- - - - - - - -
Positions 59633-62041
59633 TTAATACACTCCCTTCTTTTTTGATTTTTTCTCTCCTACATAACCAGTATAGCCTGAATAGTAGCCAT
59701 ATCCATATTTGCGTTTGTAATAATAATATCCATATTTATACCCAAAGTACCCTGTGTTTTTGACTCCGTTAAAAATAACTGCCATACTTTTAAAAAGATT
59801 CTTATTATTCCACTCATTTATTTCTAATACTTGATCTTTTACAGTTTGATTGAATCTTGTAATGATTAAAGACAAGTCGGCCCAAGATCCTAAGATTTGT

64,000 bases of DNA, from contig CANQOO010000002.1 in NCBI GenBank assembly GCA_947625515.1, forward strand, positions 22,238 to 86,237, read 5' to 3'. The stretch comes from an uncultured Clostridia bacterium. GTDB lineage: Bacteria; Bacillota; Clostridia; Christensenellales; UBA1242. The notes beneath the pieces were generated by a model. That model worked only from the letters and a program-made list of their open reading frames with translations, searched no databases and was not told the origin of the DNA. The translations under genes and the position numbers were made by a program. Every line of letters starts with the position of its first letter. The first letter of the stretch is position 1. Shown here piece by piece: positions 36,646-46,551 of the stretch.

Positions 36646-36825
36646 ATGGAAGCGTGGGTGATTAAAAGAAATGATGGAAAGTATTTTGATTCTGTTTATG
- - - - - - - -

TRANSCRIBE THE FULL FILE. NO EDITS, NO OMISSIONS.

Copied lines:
Positions 59633-62041
59633 TTAATACACTCCCTTCTTTTTTGATTTTTTCTCTCCTACATAACCAGTATAGCCTGAATAGTAGCCAT
59701 ATCCATATTTGCGTTTGTAATAATAATATCCATATTTATACCCAAAGTACCCTGTGTTTTTGACTCCGTTAAAAATAACTGCCATACTTTTAAAAAGATT
59801 CTTATTATTCCACTCATTTATTTCTAATACTTGATCTTTTACAGTTTGATTGAATCTTGTAATGATTAAAGACAAGTCGGCCCAAGATCCTAAGATTTGT

64,000 bases of DNA, from contig CANQOO010000002.1 in NCBI GenBank assembly GCA_947625515.1, forward strand, positions 22,238 to 86,237, read 5' to 3'. The stretch comes from an uncultured Clostridia bacterium. GTDB lineage: Bacteria; Bacillota; Clostridia; Christensenellales; UBA1242. The notes beneath the pieces were generated by a model. That model worked only from the letters and a program-made list of their open reading frames with translations, searched no databases and was not told the origin of the DNA. The translations under genes and the position numbers were made by a program. Every line of letters starts with the position of its first letter. The first letter of the stretch is position 1. Shown here piece by piece: positions 36,646-46,551 of the stretch.

Positions 36646-36825
36646 ATGGAAGCGTGGGTGATTAAAAGAAATGATGGAAAGTATTTTGATTCTGTTTATG